The prolific, peripatetic, and sake-swilling Soga Shohaku (1730-1781) was the Keith Richards of 18th-century Japanese painting. Or maybe the Willem de Kooning: Like those more recent heroes of unbridled, virtuosic, intuitive creativity, he seems to have worked best (or at least, surprisingly well) when drunk.
The Museum of Fine Arts owns more than 50 of his paintings. This one, “Dragon and Clouds,” is a perennial favorite, and for good reason. Painted when the artist was 34, it’s one of those jaw-dropping, brow-mopping masterpieces that causes crowds to congregate.
Full of graphic stylizations and painterly flourish, it shows a demented-looking dragon, its scaly body and tail partially veiled by darkness and clouds (clouds that could easily be confused with waves).
More than a million people saw it when it went to Japan last year with a show of Japanese masterpieces from the MFA’s celebrated collection. It’s now back in Boston. And, unlike the vast majority of its traveling companions, which are back in storage, it’s once again on display.
Thirty-five feet in length, it comprises eight connected panels, and was originally part of a slightly larger suite of paintings that adorned the interior of a Buddhist temple hall. (The section with the tail and the section with the head may well have graced opposite walls.)
To get the painting ready for its Japanese tour, conservators at the MFA — which has its own department of Asian conservation and a great and longstanding tradition of expert restorations — separated the eight panels, repairing damage and discoloration. They then mounted the separate paintings on specially prepared wooden lattice cores cushioned on both sides by several layers of handmade Japanese paper.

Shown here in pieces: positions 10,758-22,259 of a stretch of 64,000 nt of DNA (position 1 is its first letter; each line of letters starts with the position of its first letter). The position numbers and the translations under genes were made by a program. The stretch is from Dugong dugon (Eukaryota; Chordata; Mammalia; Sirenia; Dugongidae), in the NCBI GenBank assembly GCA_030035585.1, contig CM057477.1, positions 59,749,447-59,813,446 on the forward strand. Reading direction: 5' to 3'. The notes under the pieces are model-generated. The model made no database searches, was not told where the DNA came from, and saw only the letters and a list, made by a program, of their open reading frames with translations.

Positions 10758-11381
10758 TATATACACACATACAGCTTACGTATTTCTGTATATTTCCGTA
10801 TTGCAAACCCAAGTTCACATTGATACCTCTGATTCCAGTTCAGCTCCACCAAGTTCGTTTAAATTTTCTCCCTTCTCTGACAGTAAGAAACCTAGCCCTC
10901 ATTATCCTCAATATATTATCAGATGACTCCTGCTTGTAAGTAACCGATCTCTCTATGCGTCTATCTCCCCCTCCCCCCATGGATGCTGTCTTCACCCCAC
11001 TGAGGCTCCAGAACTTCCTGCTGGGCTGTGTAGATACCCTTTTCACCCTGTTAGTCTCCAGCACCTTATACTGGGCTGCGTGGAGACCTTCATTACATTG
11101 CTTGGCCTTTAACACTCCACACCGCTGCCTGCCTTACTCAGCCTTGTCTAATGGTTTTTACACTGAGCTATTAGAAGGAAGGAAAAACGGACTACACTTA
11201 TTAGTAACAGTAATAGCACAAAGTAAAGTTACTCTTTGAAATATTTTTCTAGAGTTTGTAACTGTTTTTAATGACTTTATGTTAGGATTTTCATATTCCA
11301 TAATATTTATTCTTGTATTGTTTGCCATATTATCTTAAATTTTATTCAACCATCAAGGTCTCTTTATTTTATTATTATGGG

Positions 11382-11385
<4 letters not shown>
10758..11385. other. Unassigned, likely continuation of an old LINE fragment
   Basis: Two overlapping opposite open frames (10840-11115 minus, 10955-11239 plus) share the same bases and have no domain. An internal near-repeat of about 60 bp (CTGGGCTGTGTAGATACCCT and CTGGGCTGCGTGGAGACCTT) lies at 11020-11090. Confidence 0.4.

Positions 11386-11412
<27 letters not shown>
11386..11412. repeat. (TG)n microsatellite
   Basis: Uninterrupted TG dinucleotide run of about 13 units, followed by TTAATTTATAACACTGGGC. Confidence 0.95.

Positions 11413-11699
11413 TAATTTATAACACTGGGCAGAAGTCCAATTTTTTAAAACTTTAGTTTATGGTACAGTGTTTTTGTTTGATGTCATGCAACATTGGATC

The process, which took years to complete, ended when the paintings were given a lacquer wooden trim.
One discovery the conservators made was that repaired sections of “Dragon and Clouds” had likely been taken from damaged sections of another Shohaku painting in the MFA’s collection, “Hawk.”
That spell-binding and richly detailed work, which was originally part of a larger composition, has been hung in the same room as “Dragon and Clouds,” with two other Shohaku works.
The exhibition marks the 55th anniversary of the sister city relationship between Boston and Kyoto, the city in which Shohaku grew up. Kyoto was Japan’s most vital artistic breeding ground. For four or five years he studied there with Takada Keiho, who passed on an obsession with monochrome and with the Zen tradition of the 15th and 16th centuries.
Keiho’s influence left its mark, but Shohaku — despite his reputation for “indolence” and bohemian living — was also a busy innovator. An 1831 index of Japanese painters described him as a “school unto himself.”
He adopted the name Soga because he wanted to associate himself with an obscure school established by the 15th-century Zen monk Soga Dasoku. By Shohaku’s day, that school was moribund. Shohaku — he had his reasons — relished the association.